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  • Characteristics of a Great Scrum Team

    This article explores 'What makes a great Scrum team?' by offering detailed descriptions of the characteristics and skills needed in the Scrum roles of Product Owner, Scrum Master and Development Team.

  • Connect Agile Teams to Organizational Hierarchy: A Sociocratic Solution

    Many agile teams suffer from the mismatch of agile and organizational leadership with the latter being reflected by the organizational hierarchy. This article suggests using sociocracy as a solution that leaves the hierarchies in place yet still allows teams to act in an agile way.

  • The Hierarchy of Needs

    What may be valuable to customers whom you do not even know in an unstructured and completely individualized market? This article suggests prioritizing your backlog using an enhanced quality model based on Maslow’s hierarchy of human needs. Search for most valuable features using the Need-Feature-Capability matrix and give those features highest priority in your backlog.

  • Using Large-Scale Scrum (LeSS) with Feature Teams to Ship Your Product Every Sprint

    An interview with Larman about LeSS and what makes it different from other scaling frameworks and using empirical process control to increase organizational agility. Larman also explained how organizations can work with feature teams, and gave examples of how teams and stakeholders can be in direct contact with their customers and users and can work together to ship their product every sprint.

  • How Agile Has Changed Test Management

    Agile methods have many traditional test management activities built into them. With desired agile team traits like self-organising, role blurring and skill diversification, the nature of test management is changing. We have to question whether the role of Test Manager should exist in effective agile organisations and how the activities which have long made up the role are divested?

  • Interview and Book Review: Scrum Shortcuts Without Cutting Corners

    "Scrum Shortcuts Without Cutting Corners" by Ilan Goldstein is a must read book that delivers real world examples on how to effectively implement and embed Agile in your team or organisation.

  • More Than LeSS

    While the agile community has come up with refreshingly new approaches to scale agile methods, these models still seem to fall short in addressing the organizational complexity around large projects. This article provides a holistic approach to scaling Scrum. It is based on LeSS, amending it to better face the challenges of large projects.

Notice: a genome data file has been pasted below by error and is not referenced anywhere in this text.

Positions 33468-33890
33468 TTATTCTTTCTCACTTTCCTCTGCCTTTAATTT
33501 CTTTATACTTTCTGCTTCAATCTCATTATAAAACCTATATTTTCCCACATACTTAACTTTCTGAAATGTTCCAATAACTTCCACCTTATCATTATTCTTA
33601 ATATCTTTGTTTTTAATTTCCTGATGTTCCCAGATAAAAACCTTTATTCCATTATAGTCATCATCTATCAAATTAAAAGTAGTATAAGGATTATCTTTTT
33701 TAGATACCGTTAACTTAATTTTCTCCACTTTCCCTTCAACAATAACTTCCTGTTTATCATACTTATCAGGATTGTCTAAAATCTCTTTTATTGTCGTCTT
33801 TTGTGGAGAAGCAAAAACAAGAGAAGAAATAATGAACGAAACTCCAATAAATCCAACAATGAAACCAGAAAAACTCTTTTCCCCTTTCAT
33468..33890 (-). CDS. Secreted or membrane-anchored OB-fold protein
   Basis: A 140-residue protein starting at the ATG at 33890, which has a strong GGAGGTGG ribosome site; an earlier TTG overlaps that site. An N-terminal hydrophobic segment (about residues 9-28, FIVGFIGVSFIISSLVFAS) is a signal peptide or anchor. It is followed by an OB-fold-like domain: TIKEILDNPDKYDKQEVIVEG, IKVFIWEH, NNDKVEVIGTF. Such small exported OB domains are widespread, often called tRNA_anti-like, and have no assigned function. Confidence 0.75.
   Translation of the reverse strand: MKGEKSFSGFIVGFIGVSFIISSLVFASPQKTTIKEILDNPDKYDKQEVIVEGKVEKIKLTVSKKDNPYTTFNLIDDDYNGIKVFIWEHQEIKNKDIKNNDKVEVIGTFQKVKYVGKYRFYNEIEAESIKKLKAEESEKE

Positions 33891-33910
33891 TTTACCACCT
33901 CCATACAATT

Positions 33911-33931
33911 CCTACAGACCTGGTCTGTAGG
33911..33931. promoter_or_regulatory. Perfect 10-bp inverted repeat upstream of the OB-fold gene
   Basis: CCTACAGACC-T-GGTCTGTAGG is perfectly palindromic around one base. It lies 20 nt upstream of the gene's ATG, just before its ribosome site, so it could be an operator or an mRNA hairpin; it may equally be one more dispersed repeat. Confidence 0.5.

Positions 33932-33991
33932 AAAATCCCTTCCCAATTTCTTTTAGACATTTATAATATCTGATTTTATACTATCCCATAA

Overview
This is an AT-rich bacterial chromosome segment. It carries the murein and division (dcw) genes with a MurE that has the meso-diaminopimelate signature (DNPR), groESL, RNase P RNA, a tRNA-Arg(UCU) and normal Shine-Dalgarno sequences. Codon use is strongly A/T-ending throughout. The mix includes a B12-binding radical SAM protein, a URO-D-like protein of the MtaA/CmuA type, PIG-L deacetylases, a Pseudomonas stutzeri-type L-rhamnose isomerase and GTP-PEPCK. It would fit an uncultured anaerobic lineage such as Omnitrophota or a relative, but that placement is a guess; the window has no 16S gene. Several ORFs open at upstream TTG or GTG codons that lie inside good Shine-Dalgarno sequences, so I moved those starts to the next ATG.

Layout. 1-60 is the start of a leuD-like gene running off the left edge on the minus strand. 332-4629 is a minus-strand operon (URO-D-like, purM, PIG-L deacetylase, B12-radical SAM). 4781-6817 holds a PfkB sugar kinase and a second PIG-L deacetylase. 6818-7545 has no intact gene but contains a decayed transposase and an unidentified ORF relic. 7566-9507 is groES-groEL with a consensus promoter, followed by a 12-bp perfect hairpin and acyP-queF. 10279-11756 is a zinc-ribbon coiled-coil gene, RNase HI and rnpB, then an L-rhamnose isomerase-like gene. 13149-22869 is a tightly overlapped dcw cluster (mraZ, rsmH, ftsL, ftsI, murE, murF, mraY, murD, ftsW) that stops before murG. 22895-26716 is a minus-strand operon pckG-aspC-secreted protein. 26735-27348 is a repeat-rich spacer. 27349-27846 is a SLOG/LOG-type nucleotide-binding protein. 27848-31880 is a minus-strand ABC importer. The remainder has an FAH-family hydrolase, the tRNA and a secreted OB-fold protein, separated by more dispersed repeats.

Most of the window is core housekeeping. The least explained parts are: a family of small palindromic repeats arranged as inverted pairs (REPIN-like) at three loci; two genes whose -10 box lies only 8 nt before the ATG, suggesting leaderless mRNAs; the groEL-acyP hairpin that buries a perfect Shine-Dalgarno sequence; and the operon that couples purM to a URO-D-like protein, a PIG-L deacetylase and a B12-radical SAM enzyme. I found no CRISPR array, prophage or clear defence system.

• DevOps @ Spotify

    This article is part of the “DevOps War Stories” series. Each month we hear what DevOps brings to a different organisation, we learn what worked and what didn’t, and chart the challenges faced during adoption. In this issue we learn how lessons learned from DevOps have permeated engineering management at Spotify. The result is a healthy Potlac with team leader, product owner, agile coach.

  • Interview and Book Review: Essential Scrum

    Essential Scrum by Kenny Rubin is a book about getting more out of Scrum. It’s an introduction to Scrum and its values, principles and practices, and a source of inspiration on how to apply it.

  • My Experience as a QA in Scrum

    The QA role in Scrum is much more than just writing test cases and reporting bugs. In this article, Priyanka Hasija shares her experiences and the valuable lessons learned over the past 2 years while serving as a QA analyst on a Scrum team. She explains how QAs not only perform agile tests but also fill many other roles and responsibilities, earning them a place of importance on the team.

  • Working with the Product Backlog

    Roman Pichler discusses the product backlog along with techniques for effectively grooming it. Complicated applications of the product backlog are covered as well as how to handle nonfunctional requirements and how to scale a product backlog for large projects. This is a chapter excerpt from Roman's book: Agile Product Management with Scrum.

  • How Product Management Must Change to Enable the Agile Enterprise

    When development teams adopt agile, product management is often caught off guard by the amount of work added to their already overflowing plate. Agile calls for new skills, and traditional staffing models do not typically accommodate the new product owner role. Given that most product managers are overworked, how can they manage these new activities to derive more value?

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